The main purpose of Wing Tsun kungfu is self-defense. Nowadays in the U.S., many people do not see a need to learn self-defense or regard fighting as an idea for the “lower classes.” Some areas of martial arts training in other schools create a different mind-set. The mind-set of Wing Tsun, however, is not about violence but, instead, how to prevent it. Every stage of preventing violence is addressed both philosophically and in actuality in Wing Tsun until the last resort when violence becomes be the only answer. Once you become knowledgeable and trained, this realization takes hold. Now you have become confident in your ability to handle situations. If you have no abilities, your options are reduced considerably and so is your confidence in handling them.
Today, Wing Tsun is less complicated than other kungfu styles. It enables using the force of an attacker. It uses much faster pathways in its strikes and kicks. It emphasizes practical movement and not choreography.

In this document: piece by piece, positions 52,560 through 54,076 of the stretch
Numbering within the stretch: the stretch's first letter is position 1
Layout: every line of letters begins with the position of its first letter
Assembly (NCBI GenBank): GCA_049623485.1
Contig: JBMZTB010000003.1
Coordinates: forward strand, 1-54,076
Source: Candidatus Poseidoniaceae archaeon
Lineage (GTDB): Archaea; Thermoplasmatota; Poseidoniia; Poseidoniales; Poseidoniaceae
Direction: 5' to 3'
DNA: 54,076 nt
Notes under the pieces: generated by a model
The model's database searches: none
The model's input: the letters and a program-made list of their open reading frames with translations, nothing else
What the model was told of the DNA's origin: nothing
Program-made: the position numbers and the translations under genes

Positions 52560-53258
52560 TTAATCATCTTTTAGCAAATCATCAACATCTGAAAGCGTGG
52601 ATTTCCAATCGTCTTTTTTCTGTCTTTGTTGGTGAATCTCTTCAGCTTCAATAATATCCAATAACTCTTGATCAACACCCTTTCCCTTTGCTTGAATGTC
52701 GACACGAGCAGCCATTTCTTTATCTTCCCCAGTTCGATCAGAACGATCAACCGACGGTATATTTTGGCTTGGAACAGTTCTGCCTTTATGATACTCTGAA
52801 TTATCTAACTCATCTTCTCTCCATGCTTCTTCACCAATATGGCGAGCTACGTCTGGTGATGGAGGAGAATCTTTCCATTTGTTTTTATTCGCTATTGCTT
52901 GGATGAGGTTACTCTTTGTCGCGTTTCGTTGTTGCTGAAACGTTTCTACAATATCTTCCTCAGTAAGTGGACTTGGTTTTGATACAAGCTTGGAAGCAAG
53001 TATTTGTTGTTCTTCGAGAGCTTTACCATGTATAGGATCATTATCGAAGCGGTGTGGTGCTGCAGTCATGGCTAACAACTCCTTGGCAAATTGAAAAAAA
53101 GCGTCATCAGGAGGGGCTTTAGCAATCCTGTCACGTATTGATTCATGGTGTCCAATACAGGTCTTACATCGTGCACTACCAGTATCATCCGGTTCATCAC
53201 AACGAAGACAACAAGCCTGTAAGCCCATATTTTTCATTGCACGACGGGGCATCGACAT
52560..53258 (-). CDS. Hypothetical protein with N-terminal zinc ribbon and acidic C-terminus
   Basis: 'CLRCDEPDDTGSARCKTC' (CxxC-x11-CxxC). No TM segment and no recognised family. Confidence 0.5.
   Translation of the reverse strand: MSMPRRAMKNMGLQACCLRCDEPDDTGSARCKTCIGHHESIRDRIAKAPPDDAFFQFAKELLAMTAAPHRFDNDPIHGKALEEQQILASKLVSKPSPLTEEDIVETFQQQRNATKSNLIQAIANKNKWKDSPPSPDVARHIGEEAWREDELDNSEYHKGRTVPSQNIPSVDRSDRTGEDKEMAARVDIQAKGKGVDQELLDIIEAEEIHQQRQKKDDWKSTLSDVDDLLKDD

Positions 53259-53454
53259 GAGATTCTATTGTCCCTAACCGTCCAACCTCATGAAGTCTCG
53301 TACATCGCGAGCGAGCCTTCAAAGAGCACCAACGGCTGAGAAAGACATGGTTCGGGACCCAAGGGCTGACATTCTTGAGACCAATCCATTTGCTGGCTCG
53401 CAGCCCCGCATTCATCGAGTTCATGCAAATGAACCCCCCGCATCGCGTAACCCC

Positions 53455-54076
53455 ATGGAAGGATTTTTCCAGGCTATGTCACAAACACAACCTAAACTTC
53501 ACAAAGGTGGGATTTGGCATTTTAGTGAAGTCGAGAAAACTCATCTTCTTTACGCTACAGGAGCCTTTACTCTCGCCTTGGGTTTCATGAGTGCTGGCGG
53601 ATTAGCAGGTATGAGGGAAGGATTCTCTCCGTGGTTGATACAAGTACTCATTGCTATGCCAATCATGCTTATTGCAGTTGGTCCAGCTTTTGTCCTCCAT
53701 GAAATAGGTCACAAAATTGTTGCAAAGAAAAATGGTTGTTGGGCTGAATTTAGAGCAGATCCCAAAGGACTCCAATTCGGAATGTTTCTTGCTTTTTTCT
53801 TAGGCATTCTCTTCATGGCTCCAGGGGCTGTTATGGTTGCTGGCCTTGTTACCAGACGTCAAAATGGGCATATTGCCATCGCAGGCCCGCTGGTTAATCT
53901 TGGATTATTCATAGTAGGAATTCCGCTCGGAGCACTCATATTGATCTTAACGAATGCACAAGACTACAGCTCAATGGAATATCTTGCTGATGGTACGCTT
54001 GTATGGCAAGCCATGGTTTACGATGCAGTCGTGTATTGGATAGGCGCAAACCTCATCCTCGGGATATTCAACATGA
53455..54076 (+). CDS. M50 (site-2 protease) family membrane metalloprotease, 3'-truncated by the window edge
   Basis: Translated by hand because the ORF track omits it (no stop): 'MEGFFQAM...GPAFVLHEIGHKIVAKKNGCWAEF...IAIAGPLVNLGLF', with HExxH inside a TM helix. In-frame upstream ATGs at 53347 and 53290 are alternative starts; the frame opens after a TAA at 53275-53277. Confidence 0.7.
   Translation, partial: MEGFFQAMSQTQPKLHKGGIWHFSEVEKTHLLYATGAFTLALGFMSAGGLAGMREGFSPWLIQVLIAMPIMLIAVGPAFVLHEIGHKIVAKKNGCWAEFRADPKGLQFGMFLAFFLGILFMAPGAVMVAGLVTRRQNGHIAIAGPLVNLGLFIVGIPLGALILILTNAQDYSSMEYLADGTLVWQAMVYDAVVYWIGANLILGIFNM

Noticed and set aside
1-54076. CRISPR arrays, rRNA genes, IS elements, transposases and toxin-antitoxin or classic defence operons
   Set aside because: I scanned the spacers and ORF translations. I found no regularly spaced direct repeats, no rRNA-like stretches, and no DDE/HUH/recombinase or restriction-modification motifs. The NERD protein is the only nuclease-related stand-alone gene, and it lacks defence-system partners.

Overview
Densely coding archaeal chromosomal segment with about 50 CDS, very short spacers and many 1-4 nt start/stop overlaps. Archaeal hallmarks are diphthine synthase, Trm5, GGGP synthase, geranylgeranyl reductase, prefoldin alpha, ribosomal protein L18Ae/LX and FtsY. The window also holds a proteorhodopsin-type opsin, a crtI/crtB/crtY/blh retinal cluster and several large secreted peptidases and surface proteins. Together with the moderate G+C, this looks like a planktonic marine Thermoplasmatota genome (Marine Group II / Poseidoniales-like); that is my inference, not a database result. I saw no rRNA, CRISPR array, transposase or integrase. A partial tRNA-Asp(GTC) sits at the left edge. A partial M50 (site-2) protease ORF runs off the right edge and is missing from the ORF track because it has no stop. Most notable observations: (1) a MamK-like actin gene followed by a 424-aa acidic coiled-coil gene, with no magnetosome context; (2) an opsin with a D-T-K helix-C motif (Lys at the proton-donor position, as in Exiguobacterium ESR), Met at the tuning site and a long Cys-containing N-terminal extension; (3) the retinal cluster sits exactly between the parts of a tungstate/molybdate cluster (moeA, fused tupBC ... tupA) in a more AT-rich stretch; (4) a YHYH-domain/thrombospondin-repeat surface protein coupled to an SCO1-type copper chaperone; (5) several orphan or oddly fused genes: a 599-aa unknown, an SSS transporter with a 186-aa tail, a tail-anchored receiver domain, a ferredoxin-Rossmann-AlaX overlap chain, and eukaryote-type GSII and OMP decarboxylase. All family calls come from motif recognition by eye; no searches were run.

Wing Tsun differs from other self-defense systems or martial arts by its economical structure, by your not clashing force with an attacker, and your ability to evade or dissolve and therefore use his force against him which you achieve through training. Wing Tsun also does not have a “rule book” as to what can be used in self-defense. We can only be guided by our legitimate self-defense needs and our laws.
“When a fight takes place in difficult locations, e.g. a narrow lane, a small room, a place full of obstacles, etc., it would become awfully disadvantageous for other fighters, especially for those trained to fight in the ring. However, it is just the opposite to a Wing Tsun fighter…” – Great Grandmaster Leung Ting, 10th Level MOC, International Wing Tsun Association, Hong Kong
“There is an old maxim: Never box a boxer, never wrestle a wrestler. It is still true but seems to have been forgotten.” – Grandmaster Keith Kernspecht, 10th Level, European WingTsun Organization
“It is a matter of fact, that the time factor is the key which determines the practical value of any kung-fu movement.” Great Grandmaster Leung Ting, 10th Level MOC, International Wing Tsun Association, Hong Kong
“In more than 40 years as a police officer, body-guard, martial artist and instructor I was not obliged to go to the ground once.” – Grandmaster Keith Kernspecht, 10th Level, European WingTsun Organization
A strike to the face or neck while simultaneously kicking the knee makes it very difficult for an attacker to defend it.